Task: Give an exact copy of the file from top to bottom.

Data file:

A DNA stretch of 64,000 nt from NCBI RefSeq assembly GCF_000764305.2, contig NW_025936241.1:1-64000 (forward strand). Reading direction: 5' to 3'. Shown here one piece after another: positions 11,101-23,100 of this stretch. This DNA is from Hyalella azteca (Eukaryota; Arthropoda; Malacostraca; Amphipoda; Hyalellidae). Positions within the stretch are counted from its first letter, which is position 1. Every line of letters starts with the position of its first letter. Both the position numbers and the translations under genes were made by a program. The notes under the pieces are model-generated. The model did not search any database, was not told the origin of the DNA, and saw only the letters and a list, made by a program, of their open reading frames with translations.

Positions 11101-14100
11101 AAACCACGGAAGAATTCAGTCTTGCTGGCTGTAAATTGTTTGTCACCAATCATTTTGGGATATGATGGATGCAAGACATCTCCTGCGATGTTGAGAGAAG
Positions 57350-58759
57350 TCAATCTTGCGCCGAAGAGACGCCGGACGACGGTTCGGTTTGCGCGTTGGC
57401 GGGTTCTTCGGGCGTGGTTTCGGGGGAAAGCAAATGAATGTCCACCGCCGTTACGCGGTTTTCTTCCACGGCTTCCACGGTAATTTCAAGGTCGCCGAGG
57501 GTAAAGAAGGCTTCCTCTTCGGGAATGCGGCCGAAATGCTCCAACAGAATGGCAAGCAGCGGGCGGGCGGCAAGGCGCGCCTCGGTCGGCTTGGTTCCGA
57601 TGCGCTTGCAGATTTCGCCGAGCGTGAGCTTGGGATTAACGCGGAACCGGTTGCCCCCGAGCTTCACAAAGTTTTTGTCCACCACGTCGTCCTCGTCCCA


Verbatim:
A DNA stretch of 64,000 nt from NCBI RefSeq assembly GCF_000764305.2, contig NW_025936241.1:1-64000 (forward strand). Reading direction: 5' to 3'. Shown here one piece after another: positions 11,101-23,100 of this stretch. This DNA is from Hyalella azteca (Eukaryota; Arthropoda; Malacostraca; Amphipoda; Hyalellidae). Positions within the stretch are counted from its first letter, which is position 1. Every line of letters starts with the position of its first letter. Both the position numbers and the translations under genes were made by a program. The notes under the pieces are model-generated. The model did not search any database, was not told the origin of the DNA, and saw only the letters and a list, made by a program, of their open reading frames with translations.

Positions 11101-14100
11101 AAACCACGGAAGAATTCAGTCTTGCTGGCTGTAAATTGTTTGTCACCAATCATTTTGGGATATGATGGATGCAAGACATCTCCTGCGATGTTGAGAGAAG
Positions 57350-58759
57350 TCAATCTTGCGCCGAAGAGACGCCGGACGACGGTTCGGTTTGCGCGTTGGC
57401 GGGTTCTTCGGGCGTGGTTTCGGGGGAAAGCAAATGAATGTCCACCGCCGTTACGCGGTTTTCTTCCACGGCTTCCACGGTAATTTCAAGGTCGCCGAGG
57501 GTAAAGAAGGCTTCCTCTTCGGGAATGCGGCCGAAATGCTCCAACAGAATGGCAAGCAGCGGGCGGGCGGCAAGGCGCGCCTCGGTCGGCTTGGTTCCGA
57601 TGCGCTTGCAGATTTCGCCGAGCGTGAGCTTGGGATTAACGCGGAACCGGTTGCCCCCGAGCTTCACAAAGTTTTTGTCCACCACGTCGTCCTCGTCCCA